Getting Enrollment Right for Immigrant Families (The Center for Children & Families at the Georgetown University Health Policy Institute, 2/26/16): This study includes recommended action steps for reaching immigrant families who are uninsured but eligible for health coverage.
Interfaith Refugee and Immigration Service (IRIS Los Angeles): This nonprofit and nonsectarian organization offers refugee resettlement assistance, employment placement services, and immigration legal aid. IRIS is a program of the Episcopal Diocese of Los Angeles.
Health Coverage and Care for Immigrants (Kaiser Family Foundation, 1/20/16): This brief provides an overview of the noncitzen immigrant population and their health coverage and access to care. Overall, these findings show that noncitizens continue to face barriers to accessing health coverage and care.
Connecting Eligible Immigrant Families to Health Coverage and Care: Key Lessons from Outreach and Enrollment Workers (Kaiser Family Foundation, 10/1/11): Based on findings from focus groups conducted with outreach and enrollment workers who serve immigrant communities, this report identifies the role of Medicaid and CHIP for immigrant families; key barriers eligible, lawfully residing immigrant families face to enrolling in coverage and accessing care; successful strategies to overcome these barriers; and considerations for implementing the coverage expansion under health reform.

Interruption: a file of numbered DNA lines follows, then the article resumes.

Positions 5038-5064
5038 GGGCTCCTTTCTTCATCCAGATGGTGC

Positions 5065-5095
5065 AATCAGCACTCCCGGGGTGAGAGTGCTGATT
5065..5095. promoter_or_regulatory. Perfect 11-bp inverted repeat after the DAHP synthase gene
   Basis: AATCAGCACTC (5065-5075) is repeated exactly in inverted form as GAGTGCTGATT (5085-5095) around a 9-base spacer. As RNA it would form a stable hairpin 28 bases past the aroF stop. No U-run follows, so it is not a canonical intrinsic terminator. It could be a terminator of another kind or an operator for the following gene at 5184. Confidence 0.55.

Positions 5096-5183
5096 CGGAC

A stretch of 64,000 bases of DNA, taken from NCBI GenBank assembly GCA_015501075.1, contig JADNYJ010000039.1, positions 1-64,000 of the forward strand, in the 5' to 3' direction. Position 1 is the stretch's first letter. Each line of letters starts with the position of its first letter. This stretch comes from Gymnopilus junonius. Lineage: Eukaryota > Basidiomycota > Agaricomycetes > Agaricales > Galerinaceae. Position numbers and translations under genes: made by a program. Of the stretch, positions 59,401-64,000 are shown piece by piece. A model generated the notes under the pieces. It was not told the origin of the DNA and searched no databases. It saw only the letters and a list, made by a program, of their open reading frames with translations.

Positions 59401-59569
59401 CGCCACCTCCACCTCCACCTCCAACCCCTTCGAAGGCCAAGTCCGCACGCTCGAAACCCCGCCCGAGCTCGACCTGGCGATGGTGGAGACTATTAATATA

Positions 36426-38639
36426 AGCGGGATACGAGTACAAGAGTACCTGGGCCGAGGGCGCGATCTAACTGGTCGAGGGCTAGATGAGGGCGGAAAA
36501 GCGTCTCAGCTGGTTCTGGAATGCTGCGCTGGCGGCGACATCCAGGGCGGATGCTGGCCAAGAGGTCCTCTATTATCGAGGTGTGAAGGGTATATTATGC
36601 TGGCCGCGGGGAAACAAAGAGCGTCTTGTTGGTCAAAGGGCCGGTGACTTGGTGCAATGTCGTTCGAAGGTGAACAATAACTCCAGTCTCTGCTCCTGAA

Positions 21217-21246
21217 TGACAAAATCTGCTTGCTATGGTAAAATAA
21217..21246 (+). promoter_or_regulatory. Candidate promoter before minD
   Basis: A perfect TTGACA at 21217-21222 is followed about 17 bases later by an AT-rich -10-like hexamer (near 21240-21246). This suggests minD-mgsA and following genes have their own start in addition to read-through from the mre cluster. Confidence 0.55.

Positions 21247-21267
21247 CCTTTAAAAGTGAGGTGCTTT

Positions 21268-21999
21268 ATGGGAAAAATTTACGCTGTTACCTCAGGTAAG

Key Facts on Health Coverage for Low-Income Immigrants Today and Under the Affordable Care Act (Kaiser Family Foundation, 3/4/13): This fact sheet provides an overview of health coverage for immigrants, with a focus on coverage options under the ACA.
Promotores de Salud Initiative (HHS Office of Minority Health): An e-learning program to develop culturally and linguistically competent messengers, advocates and educators to promote health and wellness among their peers and within their communities is now available through promotores.thinkculturalhealth.hhs.gov.
Recent Research and News Reports
New Policy Brief Highlights Actionable Policies to Promote Safe Spaces and Economic Stability for Immigrant Communities (The Center for the Study of Social Policy, 2/9/17): Includes several actionable policies at the state and local levels that can be used to promote safe spaces and economic stability for immigrant communities, including adopting sanctuary policies like refusing to honor immigration detainer requests or opting out of federal immigration enforcement activities, and options for states to strengthen safety net services for immigrant families and support immigrant youth.
Latino Youths See Big Rise in Psychiatric Hospitalizations (Sacramento Bee, 2/15/16): Psychiatric hospitalizations of Latino youths grew by 86 percent in California between 2007 and 2014. Causes aren’t certain, but could include economic stress and trauma before immigrating. Access to care is also harder for many immigrant families.
How Fears of Deportation Harm Kids’ Education (The Atlantic, 1/26/16): “Fear is at an all-time high in the community. Parents are not going out unless they absolutely need to,” said Zorayda Moreira-Smith, the senior director for schools and community development at CASA de Maryland, an immigration advocacy-and-assistance organization. Moreira-Smith said a consequence of the immigration raids is that parents are laying low, and if their child is at risk of being detained and deported, they’re keeping them at home. In practical terms, this means children missing doctor’s appointments, missing playdates, and of increasing concern to educators, missing school.